“And Mary said: My soul magnifies the Lord, and my spirit has rejoiced in God my Savior.” Luke 1:46-47, NKJV
Each of our souls is a great magnifier. Like a magnifying glass, it makes everything we look at appear LARGER! It can magnify the Lord, but it can also magnify our problems. Our souls can rest in hope, or become depressed and agitated, convinced that everything is falling apart. Our souls are like little children in the back seat of a car on the long journey of life, constantly asking, “Are we there yet?” or, “How much longer?” or, “I’m tired!” And since we are all traveling with others on this journey, just like in the back seat of our parents’ car, we can fire off these accusations: “He hit me!” “Don’t touch me!” Then, as we all did when we were on those long car trips, we eventually call for help: “Dad, tell my brother to stop touching me!” “Tell my sister to leave me alone!” Oh, the joy of the journey. . .
Like the immature impatience of a child, our souls are not prepared to travel with God into our future. Patience may be a virtue, but it isn’t what we’re initially looking for. No. We want answers; we want resolution; we want change. But change takes time; resolutions are overrated; and answers rarely suffice. What we REALLY want is Jesus, and a new experience with Him, but we don’t seem to yet recognize this. Remember our parents would say, “You’re hungry; that’s why you’re so cross.” Or maybe, “You’re tired, that’s why everything is so hard right now.” And I am sure you retorted back, like I did so many times, “I’m not hungry and I’m not tired!” But we ARE hungry and we ARE tired. So, how do we agree with God when we are cross, cranky, and depleted in our souls?
We can start by recognizing our soul’s depression and agitation. We think we need answers now, resolution today, and change immediately. Our souls can scream quite loudly, and may not initially be that easy to re-direct. The reality we have known is that time, delay, and hope deferred has made our hearts sick (Proverbs 13:12).
However, by honestly bringing our souls to God and recognizing their agitated or withered state, we redirect our souls to the hope we once had been given. Hope comes from the promises the Lord made to us, both inside the Holy Spirit and in His Word.
God is good. His promises are “Yes” and “Amen” in Christ (2 Cor. 1:20). He has fully, unreservedly commit Himself to us with His words so that He can impart His nature to us and lead us out of the corruption that’s in this world through its fear and lust (2 Peter 1:4). But a soul in sorrow, depression, or angst can’t deliver itself. It’s a magnifier, not an originator. It needs something to focus on. It needs to hope in God. It needs Jesus. This is where we must turn to the Lord with an honest heart, share our state, then accept His words as truth, His words as sure, and His hope as living.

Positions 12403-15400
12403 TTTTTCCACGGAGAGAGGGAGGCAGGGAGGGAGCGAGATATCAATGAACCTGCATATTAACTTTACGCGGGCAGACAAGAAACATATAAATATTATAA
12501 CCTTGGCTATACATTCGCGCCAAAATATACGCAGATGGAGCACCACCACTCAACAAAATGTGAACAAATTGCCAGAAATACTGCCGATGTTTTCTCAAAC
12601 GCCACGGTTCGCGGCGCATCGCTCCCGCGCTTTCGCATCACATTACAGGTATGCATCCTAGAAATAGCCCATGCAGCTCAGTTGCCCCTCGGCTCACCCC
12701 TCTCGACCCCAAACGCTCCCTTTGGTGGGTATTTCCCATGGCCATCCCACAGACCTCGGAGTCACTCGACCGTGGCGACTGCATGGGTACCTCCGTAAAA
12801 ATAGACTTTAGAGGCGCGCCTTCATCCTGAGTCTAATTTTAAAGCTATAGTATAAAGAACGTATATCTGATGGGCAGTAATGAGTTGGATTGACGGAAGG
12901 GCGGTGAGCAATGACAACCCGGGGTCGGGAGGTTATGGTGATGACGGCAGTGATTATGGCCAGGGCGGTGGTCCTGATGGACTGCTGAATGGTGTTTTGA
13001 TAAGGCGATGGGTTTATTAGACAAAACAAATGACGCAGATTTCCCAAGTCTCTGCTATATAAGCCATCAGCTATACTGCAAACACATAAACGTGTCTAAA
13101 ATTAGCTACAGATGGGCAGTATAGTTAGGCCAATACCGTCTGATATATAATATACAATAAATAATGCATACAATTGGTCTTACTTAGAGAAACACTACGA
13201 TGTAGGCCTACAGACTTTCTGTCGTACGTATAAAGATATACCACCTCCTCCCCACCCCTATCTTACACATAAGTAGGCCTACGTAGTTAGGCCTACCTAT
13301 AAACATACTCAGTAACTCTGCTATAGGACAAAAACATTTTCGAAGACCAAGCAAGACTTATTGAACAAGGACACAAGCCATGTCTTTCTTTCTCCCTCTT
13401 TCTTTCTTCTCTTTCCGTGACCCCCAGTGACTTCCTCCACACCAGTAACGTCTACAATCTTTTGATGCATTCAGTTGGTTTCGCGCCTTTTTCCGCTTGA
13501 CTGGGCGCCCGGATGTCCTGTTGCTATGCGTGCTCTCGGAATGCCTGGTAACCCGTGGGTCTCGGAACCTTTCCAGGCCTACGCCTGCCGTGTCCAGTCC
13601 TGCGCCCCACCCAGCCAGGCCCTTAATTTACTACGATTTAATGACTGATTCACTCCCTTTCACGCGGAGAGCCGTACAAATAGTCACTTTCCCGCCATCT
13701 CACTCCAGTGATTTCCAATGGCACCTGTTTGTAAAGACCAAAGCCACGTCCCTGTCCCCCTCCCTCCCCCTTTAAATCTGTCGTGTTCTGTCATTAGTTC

Hope is an anchor for our souls. Hope gives us strength, comfort, and brings our souls into the Presence behind the veil where Jesus, our forerunner, lives. Here, our souls can feed on His faithfulness and magnify His goodness. Here, God gives life to the dead and calls things that do not exist as though they do; because with Him, they already do exist! (Rom 4:17).
The problem for me is that I have to disengage my soul from its obsession with whatever is causing its distress. I have to turn it back to the Lord and His Word. I have to drag it out of its complaint and turn it back in thanksgiving to God for His goodness and faithfulness! Sometimes, my soul responds immediately, like a re-directed little child. But sometimes, it becomes stubborn and refuses, arguing with me that what I am pointing it toward doesn’t help, isn’t helping, or not working.
If that’s the case, it’s time for a “time out”! Then, I let my soul sit until it re-submits to God’s truth. As Jesus said, we are to possess our souls with patience (Lk 21:19). And the end of faith, as Peter said, is the salvation of our souls (1 Peter 1:9). As I become quiet, my soul quiets; then I can re-direct it toward the Lord, toward His promises, and toward His hope.
Psalm 131: 2, 3: “Surely I have calmed and quieted my soul,
Like a weaned child with his mother;
Like a weaned child is my soul within me.
3 O Israel, hope in the Lord
From this time forth and forever.”
With patience, we can learn to turn our souls to the Lord and magnify Him. Here in His Presence, our souls become quiet, humble, and content. Now, we can re-engage in the journey of life, with hope anchoring our souls to Jesus in the Presence behind the veil. Until the next delay…Then, “Are we there yet?”